NEW YORK (Reuters Health) - A new survey of orthopedic surgeons in Pennsylvania shows roughly a third of the imaging tests they order are meant to protect them from lawsuits instead of helping their patients.
“That represents an enormous amount of money that we’re wasting that could be spent on other health care needs,” Dr. John M. Flynn, from Children’s Hospital of Philadelphia, told Reuters Health.
He presented his findings at the annual meeting of the American Academy of Orthopedic Surgeons in San Diego this week.
Earlier surveys have found rates of defensive medicine — where physicians order diagnostic tests of little benefit to the patient largely to protect themselves from a lawsuit — to be as high as 93 percent. But those surveys simply asked whether or not the doctor practiced defensive medicine.
“Just saying that you do defensive medicine gives us no sense of what that means. Our study is the first to prospectively capture and analyze what tests physicians were ordering, and for what reason, in real time,” Flynn said.
He and his colleagues asked members of the Pennsylvania Orthopedic Society to voluntarily and anonymously record a series of imaging orders they made on one day in their clinic, emergency department, or hospital.
“We asked for one day in the life of (the) practice, and to check a box for each imaging test they ordered — x ray, MRI, CT scan, and so on,” Flynn explained.
Recently, many physicians have sounded the alarm about what they see as excessive rates of CT scans, which would expose patients to unnecessary radiation and cancer risk.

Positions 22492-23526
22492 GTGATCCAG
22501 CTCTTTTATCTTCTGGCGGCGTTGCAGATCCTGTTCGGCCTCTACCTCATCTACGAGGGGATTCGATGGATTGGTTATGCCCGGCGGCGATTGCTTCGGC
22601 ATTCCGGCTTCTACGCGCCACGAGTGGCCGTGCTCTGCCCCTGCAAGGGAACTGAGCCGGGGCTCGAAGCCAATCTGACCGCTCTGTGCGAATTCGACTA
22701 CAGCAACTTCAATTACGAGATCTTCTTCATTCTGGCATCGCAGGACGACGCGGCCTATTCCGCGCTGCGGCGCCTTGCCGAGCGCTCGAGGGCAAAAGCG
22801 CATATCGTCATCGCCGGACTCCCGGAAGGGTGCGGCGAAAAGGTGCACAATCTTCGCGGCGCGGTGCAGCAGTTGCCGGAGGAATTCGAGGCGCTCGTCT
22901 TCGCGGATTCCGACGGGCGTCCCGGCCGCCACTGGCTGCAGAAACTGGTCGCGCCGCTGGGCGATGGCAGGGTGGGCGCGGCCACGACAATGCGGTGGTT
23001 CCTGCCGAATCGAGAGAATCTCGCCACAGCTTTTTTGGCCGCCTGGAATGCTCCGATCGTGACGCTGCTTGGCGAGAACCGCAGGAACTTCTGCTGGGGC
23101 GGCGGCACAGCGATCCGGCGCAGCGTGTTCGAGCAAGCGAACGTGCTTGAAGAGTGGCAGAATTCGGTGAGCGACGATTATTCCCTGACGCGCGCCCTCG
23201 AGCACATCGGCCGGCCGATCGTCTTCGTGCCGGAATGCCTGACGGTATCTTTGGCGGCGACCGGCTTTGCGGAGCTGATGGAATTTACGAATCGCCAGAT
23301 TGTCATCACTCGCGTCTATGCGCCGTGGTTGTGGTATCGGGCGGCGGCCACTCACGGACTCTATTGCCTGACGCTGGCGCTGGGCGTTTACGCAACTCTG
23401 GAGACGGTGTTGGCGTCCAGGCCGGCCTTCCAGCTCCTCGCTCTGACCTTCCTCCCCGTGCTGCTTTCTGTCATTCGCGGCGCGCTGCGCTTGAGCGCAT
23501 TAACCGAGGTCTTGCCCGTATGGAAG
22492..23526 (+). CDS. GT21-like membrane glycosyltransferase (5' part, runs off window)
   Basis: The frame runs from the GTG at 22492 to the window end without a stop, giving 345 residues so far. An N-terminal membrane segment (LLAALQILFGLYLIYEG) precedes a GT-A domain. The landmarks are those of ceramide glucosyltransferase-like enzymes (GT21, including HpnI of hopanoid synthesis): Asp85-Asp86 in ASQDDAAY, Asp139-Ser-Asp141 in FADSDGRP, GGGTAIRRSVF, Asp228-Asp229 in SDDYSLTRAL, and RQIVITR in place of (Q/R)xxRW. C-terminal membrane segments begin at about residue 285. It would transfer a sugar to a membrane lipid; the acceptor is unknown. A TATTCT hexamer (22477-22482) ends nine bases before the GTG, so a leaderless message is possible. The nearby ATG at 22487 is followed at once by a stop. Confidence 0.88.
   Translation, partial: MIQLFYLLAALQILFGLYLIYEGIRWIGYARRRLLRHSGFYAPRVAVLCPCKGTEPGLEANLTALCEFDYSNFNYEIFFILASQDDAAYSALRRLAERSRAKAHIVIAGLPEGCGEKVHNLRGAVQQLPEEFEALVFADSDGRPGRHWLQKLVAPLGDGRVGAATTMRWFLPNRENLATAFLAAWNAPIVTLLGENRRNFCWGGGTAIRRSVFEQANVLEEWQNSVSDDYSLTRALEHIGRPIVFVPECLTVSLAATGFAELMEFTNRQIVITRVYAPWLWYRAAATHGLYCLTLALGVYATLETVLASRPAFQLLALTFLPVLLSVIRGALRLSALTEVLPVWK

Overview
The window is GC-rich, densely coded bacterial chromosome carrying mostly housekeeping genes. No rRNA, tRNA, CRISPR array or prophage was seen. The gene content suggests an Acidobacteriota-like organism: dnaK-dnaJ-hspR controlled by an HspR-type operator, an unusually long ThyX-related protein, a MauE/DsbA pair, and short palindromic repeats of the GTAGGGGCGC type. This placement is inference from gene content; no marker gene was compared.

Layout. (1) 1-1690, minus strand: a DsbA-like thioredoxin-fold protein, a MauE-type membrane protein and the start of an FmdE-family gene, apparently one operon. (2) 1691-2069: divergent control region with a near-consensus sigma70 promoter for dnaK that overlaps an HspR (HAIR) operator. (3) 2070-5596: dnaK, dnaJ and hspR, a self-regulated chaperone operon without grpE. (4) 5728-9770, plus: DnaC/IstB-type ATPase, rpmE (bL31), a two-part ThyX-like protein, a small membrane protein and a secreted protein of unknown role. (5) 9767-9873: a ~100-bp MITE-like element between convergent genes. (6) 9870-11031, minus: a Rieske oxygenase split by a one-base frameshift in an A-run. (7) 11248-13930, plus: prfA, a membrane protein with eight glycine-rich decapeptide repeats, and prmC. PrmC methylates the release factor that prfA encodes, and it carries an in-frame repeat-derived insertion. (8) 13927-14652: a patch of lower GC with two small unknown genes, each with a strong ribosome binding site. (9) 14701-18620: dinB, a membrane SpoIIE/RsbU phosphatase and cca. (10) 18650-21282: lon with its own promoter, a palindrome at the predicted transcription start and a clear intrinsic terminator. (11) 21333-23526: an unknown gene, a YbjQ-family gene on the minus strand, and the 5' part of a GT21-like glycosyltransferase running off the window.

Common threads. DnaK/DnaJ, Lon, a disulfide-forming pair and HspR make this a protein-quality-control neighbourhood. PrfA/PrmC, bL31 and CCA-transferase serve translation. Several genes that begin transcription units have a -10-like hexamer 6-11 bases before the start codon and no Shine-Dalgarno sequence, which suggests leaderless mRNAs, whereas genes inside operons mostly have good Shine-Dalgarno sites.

The researchers also asked the surgeons whether they ordered the tests for defensive purposes, or believed they would actually benefit the patient.
The 72 orthopedic surgeons in the study had just more than 2,000 patient encounters and ordered imaging studies for defensive purposes in almost one in every five encounters.
Overall, defensive medicine accounted for nearly a third of the images they ordered. In financial terms, that came to $113,369 of the $325,309 in total imaging charges, based on Medicare dollars.
“And that’s one specialty in one state on one day,” Dr. Flynn said. “You can imagine what that extrapolates out to, in an environment where we are trying to deal with rising health care costs. This is something that policy makers need to be aware is happening every day.”
The study also showed that being sued in the last 5 years and being in practice longer than 15 years made doctors more likely to order imaging tests for defensive purposes.